Recently, I have started taking a stand when I am asked to work for free. I’d like to share the email with you that I respond with after a company approaches me to work and then tells me that they do not have the budget to pay me for that work (you’ll see Ms. Deveny’s inspiration in it, if you read her post). Usually, I get crickets back. But sometimes I get a decent response.
Here it is:
Dear Company X,
I’m sorry to hear that your multi-million dollar company does not have a budget in place to pay bloggers for sponsored content. It is irresponsible and rude to approach a blogger and ask for free marketing. If you like the person’s work, and you are asking her to spend time developing a post to advertise your product, you need to have a budget in place to pay that person for the work she does.
Forgive me for being so straightforward, but this is a major problem in my business, and I think one of the main causes is that bloggers never point out how rude and de-humanizing it is to be asked to work for free. My work has value, which I’m sure you realize, or you would not have approached me in the first place. I’m sure you do not work for Company X for free. I’m sure you would laugh at them if they offered to pay you in free product or coupons. Please ask yourself why it is acceptable to ask someone like myself to do that. Perhaps because some greener bloggers are willing to work for free because of some empty promise of exposure. As if it is a favor to us to advertise products for free! And those of us who understand the value of blogging and word-of-mouth marketing are sweetly apologetic in response to being told we are not worth paying.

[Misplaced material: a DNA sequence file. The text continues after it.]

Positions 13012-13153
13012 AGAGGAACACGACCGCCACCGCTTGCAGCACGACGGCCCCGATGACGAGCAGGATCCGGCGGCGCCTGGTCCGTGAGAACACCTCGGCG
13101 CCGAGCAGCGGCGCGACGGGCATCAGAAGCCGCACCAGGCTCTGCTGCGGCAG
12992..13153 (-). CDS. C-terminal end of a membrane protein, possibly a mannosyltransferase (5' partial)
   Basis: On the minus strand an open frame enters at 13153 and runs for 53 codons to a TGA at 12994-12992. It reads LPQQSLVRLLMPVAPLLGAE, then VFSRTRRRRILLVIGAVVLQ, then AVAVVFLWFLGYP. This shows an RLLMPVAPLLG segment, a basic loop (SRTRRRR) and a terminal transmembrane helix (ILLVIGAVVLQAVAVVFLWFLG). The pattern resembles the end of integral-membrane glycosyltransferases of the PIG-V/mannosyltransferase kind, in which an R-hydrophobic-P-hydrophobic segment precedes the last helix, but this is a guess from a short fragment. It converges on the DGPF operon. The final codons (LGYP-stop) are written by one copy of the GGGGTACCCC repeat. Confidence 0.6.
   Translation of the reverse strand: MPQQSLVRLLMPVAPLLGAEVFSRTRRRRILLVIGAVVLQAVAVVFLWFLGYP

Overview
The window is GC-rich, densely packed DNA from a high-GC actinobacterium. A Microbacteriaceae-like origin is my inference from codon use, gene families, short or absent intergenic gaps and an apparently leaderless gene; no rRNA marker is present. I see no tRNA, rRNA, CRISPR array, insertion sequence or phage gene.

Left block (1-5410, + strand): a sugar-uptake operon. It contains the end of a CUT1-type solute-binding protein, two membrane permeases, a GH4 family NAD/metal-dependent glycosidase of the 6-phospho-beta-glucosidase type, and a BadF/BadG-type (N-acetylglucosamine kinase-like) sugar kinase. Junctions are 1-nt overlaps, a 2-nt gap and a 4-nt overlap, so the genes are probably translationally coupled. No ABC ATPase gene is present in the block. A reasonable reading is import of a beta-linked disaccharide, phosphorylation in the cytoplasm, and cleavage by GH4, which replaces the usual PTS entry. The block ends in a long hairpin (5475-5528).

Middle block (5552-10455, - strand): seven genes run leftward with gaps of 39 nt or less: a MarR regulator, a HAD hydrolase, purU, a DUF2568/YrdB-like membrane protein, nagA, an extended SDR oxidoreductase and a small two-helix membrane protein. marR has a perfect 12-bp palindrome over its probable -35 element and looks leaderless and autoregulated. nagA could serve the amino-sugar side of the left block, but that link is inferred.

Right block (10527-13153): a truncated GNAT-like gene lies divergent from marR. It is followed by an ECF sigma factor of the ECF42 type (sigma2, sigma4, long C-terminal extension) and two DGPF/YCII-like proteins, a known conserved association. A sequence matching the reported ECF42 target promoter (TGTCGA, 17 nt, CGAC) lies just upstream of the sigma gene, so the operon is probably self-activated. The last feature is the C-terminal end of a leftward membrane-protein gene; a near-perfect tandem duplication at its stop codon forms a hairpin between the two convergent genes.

I think you have a great brand, and I really would like to work with you. But, for goodness’ sake, please have a budget in place next time you approach me, or any blogger whose work you admire, and ask for sponsored content advertising for your products. It is the responsible and ethical thing to do. And if you’re not the one who makes the budgeting decisions, I hope you will pass this up to the person who makes these “marketing plans” of exploiting women.
If you’re a blogger, I hope this inspires you to consider what you will accept as payment for the work you do. I hope you’ll stop working for coupons and links. Feel free to use my email and tweak it to your needs when a brand approaches you and asks for free content.
If you’re a brand, I hope this inspires you to stop approaching bloggers and asking them to work for free, and to implement a marketing approach that pays fairly for creative services.
If you’re a reader, I want you to know that the ads you see here, the affiliate links, the sponsored posts…the money I make from those things contribute to my livelihood. If you bought a Craftsy class through an affiliate link, you helped buy my kids’ lunch. If you purchased beading supplies from a sponsor, you helped me pay my rent. I appreciate that, just as I hope you appreciate the creative content and ideas I put out into the world.